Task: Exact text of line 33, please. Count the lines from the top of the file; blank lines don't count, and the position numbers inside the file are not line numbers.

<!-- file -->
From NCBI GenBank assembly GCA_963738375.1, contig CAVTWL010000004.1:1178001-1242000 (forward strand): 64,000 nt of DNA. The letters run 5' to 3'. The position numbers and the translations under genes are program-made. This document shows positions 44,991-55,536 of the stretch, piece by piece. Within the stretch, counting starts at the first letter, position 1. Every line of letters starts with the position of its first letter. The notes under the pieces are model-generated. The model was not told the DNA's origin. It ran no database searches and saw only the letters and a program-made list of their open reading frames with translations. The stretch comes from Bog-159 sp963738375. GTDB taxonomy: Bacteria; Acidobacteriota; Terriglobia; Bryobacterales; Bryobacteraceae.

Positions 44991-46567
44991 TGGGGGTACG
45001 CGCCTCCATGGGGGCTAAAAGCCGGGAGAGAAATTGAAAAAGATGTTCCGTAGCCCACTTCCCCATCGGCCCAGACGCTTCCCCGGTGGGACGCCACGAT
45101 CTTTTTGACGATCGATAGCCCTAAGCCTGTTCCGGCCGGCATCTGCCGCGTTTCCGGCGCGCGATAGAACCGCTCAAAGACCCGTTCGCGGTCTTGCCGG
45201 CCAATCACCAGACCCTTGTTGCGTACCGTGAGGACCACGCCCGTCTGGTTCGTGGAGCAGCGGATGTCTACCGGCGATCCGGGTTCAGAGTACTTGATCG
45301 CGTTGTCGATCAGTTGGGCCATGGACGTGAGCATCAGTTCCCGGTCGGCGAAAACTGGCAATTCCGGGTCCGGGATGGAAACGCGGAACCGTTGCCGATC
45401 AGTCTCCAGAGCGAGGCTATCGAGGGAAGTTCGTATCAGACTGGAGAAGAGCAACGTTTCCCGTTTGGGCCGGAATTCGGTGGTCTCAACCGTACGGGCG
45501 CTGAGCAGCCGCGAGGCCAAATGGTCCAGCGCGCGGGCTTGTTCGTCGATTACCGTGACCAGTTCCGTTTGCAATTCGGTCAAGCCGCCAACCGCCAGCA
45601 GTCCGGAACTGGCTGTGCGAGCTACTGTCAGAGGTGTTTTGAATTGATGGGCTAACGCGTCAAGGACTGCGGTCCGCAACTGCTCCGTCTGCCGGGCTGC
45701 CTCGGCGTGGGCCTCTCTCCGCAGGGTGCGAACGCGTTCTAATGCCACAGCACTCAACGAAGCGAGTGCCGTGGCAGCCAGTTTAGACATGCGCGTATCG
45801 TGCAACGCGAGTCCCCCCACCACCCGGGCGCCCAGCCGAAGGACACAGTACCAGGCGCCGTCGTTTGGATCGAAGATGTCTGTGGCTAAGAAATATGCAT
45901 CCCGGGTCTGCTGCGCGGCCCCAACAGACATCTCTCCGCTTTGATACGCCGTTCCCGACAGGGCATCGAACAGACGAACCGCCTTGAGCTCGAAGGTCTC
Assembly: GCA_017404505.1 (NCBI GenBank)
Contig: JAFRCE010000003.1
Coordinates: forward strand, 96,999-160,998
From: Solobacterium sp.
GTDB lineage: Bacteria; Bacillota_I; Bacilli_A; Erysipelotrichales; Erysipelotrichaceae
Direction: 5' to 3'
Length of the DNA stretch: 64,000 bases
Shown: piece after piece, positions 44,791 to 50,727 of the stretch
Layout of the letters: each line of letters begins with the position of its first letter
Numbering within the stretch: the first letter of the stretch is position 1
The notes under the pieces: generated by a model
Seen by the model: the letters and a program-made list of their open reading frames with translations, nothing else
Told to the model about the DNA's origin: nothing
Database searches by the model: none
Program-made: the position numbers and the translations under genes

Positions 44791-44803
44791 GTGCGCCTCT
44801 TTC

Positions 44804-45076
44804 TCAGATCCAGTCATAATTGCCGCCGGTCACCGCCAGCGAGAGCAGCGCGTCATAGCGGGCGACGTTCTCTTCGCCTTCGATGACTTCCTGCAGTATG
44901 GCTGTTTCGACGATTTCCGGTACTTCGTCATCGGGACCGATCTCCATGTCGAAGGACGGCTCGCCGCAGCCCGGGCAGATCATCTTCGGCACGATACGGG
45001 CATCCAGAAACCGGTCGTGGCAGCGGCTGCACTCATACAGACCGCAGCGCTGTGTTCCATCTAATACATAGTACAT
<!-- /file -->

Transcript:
44804 TCAGATCCAGTCATAATTGCCGCCGGTCACCGCCAGCGAGAGCAGCGCGTCATAGCGGGCGACGTTCTCTTCGCCTTCGATGACTTCCTGCAGTATG